Biofilm removal caused by chemical treatments
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Biofilm protein removal by a variety of chemical treatments was investigated. Binary population biofilms of P. aeruginosa and K. pneumoniae were grown in continuous flow annular reactors for 7–9 days prior to a 1-h treatment period. Treatments that caused removal of more than 25% of the biomass (as total protein) included NaCl and CaCl2, two chelating agents (EDTA and Dequest 2006), surfactants (SDS, Tween 20, and Triton X-100), a pH increase, lysozyme, hypochlorite, monochloramine, and concentrated urea. Treatments that caused little removal (less than 25%) included a control, MgCl2, sucrose, nutrient upshifts and downshifts, and a pH decrease. The amount of biofilm protein removal and the reduction in viable cell numbers in the biofilm were not correlated. Some treatments caused significant killing but not much removal while other treatments caused removal with little killing. These results underscore the fact that biofilm removal and killing are distinct processes. The chemical diversity of agents that bring about biofilm removal suggests that multiple interactive forces contribute to biofilm cohesion. No pattern of differential removal of the two microbial species could be discerned.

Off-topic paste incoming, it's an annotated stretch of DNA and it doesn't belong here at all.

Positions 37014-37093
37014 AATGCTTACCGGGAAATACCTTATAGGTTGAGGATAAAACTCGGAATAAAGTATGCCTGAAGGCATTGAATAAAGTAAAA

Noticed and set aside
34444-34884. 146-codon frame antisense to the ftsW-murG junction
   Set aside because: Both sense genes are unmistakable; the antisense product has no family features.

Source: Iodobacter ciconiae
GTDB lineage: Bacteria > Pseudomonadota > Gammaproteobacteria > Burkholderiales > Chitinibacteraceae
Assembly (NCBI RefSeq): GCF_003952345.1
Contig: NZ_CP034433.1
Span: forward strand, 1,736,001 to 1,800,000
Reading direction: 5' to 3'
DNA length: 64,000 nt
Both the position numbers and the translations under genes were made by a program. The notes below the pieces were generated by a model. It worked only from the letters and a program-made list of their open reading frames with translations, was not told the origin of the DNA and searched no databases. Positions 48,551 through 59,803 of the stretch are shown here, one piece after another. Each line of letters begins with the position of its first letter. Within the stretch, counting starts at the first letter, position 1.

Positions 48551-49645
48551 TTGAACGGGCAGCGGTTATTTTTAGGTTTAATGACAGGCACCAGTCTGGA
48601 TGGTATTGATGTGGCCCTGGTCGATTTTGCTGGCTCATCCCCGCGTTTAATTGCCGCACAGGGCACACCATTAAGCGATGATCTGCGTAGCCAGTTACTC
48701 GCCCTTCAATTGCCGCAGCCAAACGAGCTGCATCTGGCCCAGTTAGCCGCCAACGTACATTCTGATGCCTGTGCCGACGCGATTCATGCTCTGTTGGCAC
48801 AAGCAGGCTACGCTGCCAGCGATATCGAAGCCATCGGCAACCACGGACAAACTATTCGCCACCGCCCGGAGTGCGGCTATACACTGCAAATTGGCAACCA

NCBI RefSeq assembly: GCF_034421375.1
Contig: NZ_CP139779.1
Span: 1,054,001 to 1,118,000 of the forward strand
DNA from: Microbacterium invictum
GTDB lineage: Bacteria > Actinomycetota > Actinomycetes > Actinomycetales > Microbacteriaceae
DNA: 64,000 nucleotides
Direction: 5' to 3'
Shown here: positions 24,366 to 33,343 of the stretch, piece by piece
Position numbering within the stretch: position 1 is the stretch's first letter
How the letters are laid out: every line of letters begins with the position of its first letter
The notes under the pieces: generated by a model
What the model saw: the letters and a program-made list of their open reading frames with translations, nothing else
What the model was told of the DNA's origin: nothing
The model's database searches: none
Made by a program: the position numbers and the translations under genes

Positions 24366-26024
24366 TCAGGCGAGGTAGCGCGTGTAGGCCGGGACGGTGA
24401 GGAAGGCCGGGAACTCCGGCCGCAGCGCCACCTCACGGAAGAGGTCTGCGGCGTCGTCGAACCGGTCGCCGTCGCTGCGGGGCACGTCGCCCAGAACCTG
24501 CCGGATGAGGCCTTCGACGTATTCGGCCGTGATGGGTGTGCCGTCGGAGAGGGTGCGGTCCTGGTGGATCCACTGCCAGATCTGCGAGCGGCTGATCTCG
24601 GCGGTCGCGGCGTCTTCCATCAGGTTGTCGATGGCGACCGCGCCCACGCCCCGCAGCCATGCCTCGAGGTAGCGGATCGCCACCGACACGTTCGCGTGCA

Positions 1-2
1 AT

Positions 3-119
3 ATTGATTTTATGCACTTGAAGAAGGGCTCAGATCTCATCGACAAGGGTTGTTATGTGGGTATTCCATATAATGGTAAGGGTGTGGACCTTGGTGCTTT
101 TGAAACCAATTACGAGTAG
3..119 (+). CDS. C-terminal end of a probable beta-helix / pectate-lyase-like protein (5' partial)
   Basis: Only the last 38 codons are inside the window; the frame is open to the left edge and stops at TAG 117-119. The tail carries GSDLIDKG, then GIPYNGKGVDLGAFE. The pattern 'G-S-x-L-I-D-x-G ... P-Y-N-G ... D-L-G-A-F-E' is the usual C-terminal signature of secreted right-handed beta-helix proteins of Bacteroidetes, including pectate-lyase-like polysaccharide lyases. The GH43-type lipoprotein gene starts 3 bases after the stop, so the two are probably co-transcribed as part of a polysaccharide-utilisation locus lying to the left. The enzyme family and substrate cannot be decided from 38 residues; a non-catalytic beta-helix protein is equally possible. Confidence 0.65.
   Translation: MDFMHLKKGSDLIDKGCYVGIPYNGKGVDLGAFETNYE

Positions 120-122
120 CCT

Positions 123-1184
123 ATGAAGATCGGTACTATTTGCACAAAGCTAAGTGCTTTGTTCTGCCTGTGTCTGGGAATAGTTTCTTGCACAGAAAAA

Chen, X. and P.S. Stewart, "Biofilm removal caused by chemical treatments," Water Research, 34(17):4229-4233 (2000).